What's happening to nursing?BMJ 1995; 311 doi: https://doi.org/10.1136/bmj.311.7000.274 (Published 29 July 1995) Cite this as: BMJ 1995;311:274
- Jane Salvage
- Regional adviser for nursing and midwifery Regional Office for Europe, World Health Organisation, DK 2100 Copenhagen, Denmark
The traditional division of labour between nurses and doctors is changing
British nursing has notched up many successes in the past decade. Nursing practice, underpinned by radical reform of nursing education, has shifted from a task centred approach towards personalised care; other innovations have improved the quality of care; and research and critical thinking are flourishing. It is an impressive record.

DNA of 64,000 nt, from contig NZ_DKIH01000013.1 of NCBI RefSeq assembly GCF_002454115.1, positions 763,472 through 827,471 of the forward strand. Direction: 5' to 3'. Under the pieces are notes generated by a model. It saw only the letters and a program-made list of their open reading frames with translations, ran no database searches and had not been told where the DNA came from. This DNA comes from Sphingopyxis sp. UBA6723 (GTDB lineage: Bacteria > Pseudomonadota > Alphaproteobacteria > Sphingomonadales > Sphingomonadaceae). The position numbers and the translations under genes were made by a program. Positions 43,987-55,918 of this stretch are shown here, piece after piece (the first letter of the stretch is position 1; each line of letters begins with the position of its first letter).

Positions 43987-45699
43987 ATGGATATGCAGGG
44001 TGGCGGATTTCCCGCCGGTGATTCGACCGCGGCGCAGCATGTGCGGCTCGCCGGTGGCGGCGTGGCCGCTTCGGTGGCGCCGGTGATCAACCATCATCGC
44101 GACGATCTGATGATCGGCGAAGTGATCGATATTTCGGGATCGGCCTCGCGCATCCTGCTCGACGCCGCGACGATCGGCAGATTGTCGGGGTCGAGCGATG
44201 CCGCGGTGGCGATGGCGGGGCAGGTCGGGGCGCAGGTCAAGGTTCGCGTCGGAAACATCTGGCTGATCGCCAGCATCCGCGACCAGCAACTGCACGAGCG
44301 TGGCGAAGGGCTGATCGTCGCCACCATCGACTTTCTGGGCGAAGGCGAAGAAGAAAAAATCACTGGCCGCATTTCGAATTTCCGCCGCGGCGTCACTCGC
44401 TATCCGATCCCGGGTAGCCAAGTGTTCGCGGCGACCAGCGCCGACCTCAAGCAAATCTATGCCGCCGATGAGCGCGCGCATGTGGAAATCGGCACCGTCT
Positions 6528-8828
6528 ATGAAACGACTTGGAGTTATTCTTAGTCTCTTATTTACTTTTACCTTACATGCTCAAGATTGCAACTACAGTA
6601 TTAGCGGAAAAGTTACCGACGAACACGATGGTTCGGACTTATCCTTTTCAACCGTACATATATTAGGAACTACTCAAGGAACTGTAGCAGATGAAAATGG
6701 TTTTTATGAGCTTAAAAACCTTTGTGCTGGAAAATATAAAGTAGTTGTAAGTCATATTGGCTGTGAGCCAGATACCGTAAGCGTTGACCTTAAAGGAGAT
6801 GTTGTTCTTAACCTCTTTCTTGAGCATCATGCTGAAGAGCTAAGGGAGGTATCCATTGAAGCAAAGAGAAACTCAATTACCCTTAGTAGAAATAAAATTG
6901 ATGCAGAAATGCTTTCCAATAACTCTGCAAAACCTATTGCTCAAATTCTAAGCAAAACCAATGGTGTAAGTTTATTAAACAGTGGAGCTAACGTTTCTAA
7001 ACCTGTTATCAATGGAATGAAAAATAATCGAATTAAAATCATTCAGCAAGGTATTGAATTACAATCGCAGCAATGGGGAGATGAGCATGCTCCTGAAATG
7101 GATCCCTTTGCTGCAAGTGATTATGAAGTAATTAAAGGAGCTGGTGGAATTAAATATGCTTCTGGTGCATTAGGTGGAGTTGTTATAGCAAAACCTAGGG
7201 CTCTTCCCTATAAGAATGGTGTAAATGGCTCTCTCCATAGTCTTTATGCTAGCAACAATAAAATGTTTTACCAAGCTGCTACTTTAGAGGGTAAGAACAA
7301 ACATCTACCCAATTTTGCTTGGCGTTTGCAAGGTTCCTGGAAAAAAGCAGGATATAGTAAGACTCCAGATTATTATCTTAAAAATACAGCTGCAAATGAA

Against this backdrop, understanding why Christine Hancock, that most lucid and reasonable of union leaders, should find herself leading the Royal College of Nursing in an assault on the government may be difficult. Yet, far from feeling buoyed up by their recent achievements, nurses are experiencing what Carpenter calls “a much deeper sense of betrayal than the difference between 1% and 3% in pay (p 338).”1 Something has gone badly wrong. While nurses” concern over pay is real, it has also acted as a trigger for their discontent over the state of the profession and the …